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It’s not relevant, but I wonder if Bigfoot’s cellphone plan has roaming charges.

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Thanks! Panache, wit, and an actual laugh – all without even opening the envelope. While I certainly appreciate anyone with the nerve, time, and interest to send me a card of any kind, I confess that I’m often surprised by the lack of reciprocity of my admittedly weird efforts to keep life interesting. When it comes, I gain a little hope that not everything I do falls on deaf ears, dim eyes, or uninterested v̶i̶c̶t̶i̶m̶s̶ people in my life.
Signed, The King.

Card-giving is a declining art form. It’s okay to kill tradition and even stick your tongue out while you’re doing it.

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While getting dressed for the formal event, I suddenly realized where the cliché “the ties that bind” originated.

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I can’t help but feel a little put out when the pastor announces that “almost everyone” should join him in song.

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Some doubt that Bigfoot is real. As for me, I doubt he’s a Baptist.

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The “It Is What It Is” Cliché Comparison

 

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“Truth sounds like hate to those who hate truth” has to be one of the most meaningless clichés on social media. It’s clever, but meaningless, like a quick conversation at the coffee kiosk on an early Saturday morning.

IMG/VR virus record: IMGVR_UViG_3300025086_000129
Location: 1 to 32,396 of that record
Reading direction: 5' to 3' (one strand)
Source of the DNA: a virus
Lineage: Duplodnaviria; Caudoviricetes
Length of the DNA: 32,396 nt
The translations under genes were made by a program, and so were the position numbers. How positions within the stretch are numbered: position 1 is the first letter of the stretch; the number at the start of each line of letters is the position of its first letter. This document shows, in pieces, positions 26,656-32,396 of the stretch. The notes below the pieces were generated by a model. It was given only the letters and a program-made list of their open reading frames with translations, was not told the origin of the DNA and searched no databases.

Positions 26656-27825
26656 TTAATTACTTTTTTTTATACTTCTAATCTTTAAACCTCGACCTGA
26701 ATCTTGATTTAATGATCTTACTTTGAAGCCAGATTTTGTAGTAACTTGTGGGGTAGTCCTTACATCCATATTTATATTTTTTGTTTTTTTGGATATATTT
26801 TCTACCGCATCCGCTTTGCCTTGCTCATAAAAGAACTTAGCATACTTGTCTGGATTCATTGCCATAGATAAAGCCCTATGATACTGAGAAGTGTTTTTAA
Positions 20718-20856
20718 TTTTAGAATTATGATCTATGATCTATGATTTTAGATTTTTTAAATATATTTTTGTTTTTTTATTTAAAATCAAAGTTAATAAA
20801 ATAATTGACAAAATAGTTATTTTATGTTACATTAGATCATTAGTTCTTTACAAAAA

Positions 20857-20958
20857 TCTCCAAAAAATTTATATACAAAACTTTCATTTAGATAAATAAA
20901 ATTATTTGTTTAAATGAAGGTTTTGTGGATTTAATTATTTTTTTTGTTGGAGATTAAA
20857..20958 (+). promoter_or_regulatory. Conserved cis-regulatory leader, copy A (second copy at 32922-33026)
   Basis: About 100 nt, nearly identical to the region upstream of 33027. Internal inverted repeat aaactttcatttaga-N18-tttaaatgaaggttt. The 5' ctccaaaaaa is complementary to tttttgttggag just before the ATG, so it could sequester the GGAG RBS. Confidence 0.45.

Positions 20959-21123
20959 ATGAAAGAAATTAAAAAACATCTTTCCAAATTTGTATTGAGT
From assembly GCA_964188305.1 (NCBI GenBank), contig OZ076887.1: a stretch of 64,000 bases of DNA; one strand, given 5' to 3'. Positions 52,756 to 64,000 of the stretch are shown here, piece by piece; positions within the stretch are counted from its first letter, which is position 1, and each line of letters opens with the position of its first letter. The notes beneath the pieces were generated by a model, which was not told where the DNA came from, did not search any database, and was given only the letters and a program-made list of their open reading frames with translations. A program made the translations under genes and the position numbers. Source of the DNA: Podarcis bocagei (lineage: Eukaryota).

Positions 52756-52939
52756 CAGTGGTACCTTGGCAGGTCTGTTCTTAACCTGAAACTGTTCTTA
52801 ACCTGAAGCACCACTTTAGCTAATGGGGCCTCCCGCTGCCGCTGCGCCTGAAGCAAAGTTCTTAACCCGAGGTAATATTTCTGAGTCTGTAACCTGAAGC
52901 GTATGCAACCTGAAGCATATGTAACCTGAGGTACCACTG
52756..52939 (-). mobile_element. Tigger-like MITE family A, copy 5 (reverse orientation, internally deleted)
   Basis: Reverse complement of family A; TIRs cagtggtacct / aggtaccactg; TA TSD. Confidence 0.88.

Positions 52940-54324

I see it used by fundamentalists, by liberals decrying the prejudices of conservatives, and all manner of people who need a convenient way to stigmatize those they identify as their detractors.

“Any quote, axiom, cliché, or saying that can be equally used by polar opposites is meaningless in all contexts. It is the “it is what it is” of social knowledge.”

The Tenderfoot Allocation Hyprocrisy

OLD FOLKS BLAMING

A bit over-the-top, stereotypical, and harsh comment designed to derive a rise in people’s blood pressure:

Regarding those “Bring back home economics class so that millennials can actually learn something” memes… Given that 1/2 of workers live paycheck-to-paycheck, I’d say that the problem isn’t young people not knowing how to change their oil, bake a cake, or sew a button. I’d say it’s the majority of their elders failing to understand real economics – or having practical views and solutions for pervasive economic policies that benefit everyone.

The younger generations didn’t get us to here.

We did.

Pizzaheimer’s Pants